Many people struggle with the concept of a credit score, often ignoring its existence until it matters. Then it seems to be all that matters.
An individual’s credit score is a three-digit number that ranks his or her ability to repay debt. Why should anyone care? In the 1980s credit scores became commercially available, and then in the 1990s Fannie Mae and Freddie Mac informed mortgage brokers and lenders that credit scores needed to be a part of the mortgage decision process.
Today there are billions of data pieces collected from over 13,000 different sources. Any time that money is wanted, the corresponding lender will first ask, “What’s your credit score?”
Why Do I Have Different Scores?
To muddy the waters before we separate fact from fiction, one must note that there is more than one credit score. The three main credit bureaus are Equifax, Experian, and TransUnion. They typically use a range of scores from 300-850. These companies can provide different scores because of unique methodology combined with the fact that many lenders report their customer information to some bureaus and not others. In other words, one bureau might be aware of a late payment on an old store credit card where perhaps another is not.
These three major credit reporting companies collaborated to create Vantagescore in 2006 in an effort to simplify matters. There are also FICO scores, created by the Fair Isaac Corporation. The Federal Housing Finance Agency (FHFA) has established a process in which no single brand is allowed exclusive right to be used by lenders.
So, expect to see these variety of scores and reporting agencies to continue.
How’s My Credit?
According to most major rating bureaus, 300-579 is considered poor, 580-669 is fair, 670-739 is good, 740-799 is very good, and 800-850 is exceptional. According to Experian, 67% of Americans have a Good FICO score or better.
The factors that dictate this score typically include payment history of loans and credit cards (including any late payments and their severity), credit utilization rate, number of and age of credit accounts, total debt, public records such as bankruptcy, how many credit accounts have recently been opened, and number of inquiries for your credit report.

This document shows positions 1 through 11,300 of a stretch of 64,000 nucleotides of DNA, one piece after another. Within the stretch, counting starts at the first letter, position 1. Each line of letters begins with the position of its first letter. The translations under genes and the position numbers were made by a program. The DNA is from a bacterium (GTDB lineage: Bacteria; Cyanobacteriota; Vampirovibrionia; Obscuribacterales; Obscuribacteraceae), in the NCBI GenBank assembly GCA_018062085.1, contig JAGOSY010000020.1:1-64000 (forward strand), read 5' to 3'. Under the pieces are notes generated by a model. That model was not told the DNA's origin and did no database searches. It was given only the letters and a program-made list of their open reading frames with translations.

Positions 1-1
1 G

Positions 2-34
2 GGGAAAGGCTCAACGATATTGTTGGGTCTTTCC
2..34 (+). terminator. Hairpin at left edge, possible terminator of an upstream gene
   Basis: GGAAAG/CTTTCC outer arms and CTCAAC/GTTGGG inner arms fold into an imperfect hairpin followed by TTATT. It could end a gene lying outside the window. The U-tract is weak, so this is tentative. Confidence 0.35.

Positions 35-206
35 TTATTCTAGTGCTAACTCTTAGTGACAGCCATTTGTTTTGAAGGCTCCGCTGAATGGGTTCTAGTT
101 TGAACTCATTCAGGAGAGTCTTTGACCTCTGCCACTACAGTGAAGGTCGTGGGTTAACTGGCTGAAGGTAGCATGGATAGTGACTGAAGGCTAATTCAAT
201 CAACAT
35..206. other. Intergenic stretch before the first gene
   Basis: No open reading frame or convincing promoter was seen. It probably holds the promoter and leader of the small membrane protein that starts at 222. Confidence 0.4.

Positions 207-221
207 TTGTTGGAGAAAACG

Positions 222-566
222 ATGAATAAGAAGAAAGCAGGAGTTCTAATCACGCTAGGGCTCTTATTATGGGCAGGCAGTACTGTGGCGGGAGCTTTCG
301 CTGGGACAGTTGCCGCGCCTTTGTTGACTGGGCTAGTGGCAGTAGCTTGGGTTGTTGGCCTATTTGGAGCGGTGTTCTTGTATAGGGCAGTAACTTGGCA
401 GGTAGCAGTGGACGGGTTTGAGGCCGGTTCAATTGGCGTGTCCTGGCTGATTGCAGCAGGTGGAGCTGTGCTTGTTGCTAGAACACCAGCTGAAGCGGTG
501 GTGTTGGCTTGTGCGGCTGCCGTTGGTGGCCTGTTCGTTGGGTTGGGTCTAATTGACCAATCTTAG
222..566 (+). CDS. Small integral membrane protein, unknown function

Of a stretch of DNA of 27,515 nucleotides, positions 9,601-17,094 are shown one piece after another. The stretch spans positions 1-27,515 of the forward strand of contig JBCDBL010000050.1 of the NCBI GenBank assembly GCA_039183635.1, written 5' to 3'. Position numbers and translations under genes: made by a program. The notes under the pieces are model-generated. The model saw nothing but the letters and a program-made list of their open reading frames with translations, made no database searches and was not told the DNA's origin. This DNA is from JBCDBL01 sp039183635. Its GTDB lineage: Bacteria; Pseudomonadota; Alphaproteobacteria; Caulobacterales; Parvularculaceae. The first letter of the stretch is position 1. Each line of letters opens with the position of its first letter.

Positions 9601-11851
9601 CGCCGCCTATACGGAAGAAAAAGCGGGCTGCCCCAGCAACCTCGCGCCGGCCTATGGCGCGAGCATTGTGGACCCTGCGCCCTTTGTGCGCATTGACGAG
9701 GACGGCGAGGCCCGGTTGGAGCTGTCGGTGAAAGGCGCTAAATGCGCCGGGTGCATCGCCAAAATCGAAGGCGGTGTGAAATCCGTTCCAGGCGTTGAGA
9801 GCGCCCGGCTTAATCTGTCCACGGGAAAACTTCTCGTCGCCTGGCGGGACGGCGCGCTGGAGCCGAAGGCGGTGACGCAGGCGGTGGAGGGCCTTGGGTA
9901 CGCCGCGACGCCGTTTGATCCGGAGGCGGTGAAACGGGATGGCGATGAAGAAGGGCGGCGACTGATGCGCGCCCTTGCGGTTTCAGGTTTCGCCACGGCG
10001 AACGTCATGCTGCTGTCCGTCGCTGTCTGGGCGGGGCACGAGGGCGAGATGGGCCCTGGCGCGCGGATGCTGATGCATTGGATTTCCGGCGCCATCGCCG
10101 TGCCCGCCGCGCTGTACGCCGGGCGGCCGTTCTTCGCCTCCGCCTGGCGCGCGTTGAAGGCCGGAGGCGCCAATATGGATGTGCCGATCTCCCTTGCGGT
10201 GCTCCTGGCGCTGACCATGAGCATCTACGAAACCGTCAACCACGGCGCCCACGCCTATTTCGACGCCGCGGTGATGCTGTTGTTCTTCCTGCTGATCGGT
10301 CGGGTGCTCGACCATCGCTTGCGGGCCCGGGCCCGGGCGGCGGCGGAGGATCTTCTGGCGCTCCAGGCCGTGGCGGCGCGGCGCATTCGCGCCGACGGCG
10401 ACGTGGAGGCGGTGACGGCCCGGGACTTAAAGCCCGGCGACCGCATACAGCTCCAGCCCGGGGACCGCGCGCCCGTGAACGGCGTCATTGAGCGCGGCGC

Credit utilization is a commonly confused metric that measures revolving credit, which is debt that does not have a pre-determined end date, such as a credit card. It is equal to outstanding debt versus total available credit.
Simply checking your credit score does not hurt them, it’s considered a “soft inquiry” which is not factored into calculations.
Ways to Improve a Credit Score
After a credit score is pulled, the company will offer “reason codes” which explain why the credit score is not higher. Naturally, they’ll be relevant to the aforementioned factors.
The most obvious ways to improve a credit score are to pay all bills on time, apply for credit only when necessary (this may have a positive impact on credit utilization as more credit is available, but temporarily negative as more accounts are opened), keep outstanding balances low (FICO and Vantagescore always recommend keeping below 30%), hold open accounts for long periods of time, or use different types of loan products (i.e. credit card, car loan, mortgage, etc.).
As far as how long it takes to repair credit, most delinquencies last for seven years, public records for ten years, and inquiries for two years.
A common complaint amongst millennials is the impression that no credit equates to bad credit. Some quick fixes to a “thin credit file” are to apply for a secure credit card (works like a normal credit card but requires a refundable security deposit), become an authorized user on another creditworthy individual’s account, apply for a credit builder loan through your bank, and ask for rent payments to be reported to credit agencies.
Frozen credit can lead to financial disaster for individuals, households, businesses, banks, and even countries. Be sure to keep this lifeblood of finance flowing smoothly by understanding how the most important of scorecards works.
Please tune into “The Kuderna Podcast” for more insight.
Bryan Kuderna is a Certified Financial Planner™, Life Underwriter Training Council Fellow, and Investment Adviser Representative with Kuderna Financial Team. He is also the author of the best-seller "Millennial Millionaire."
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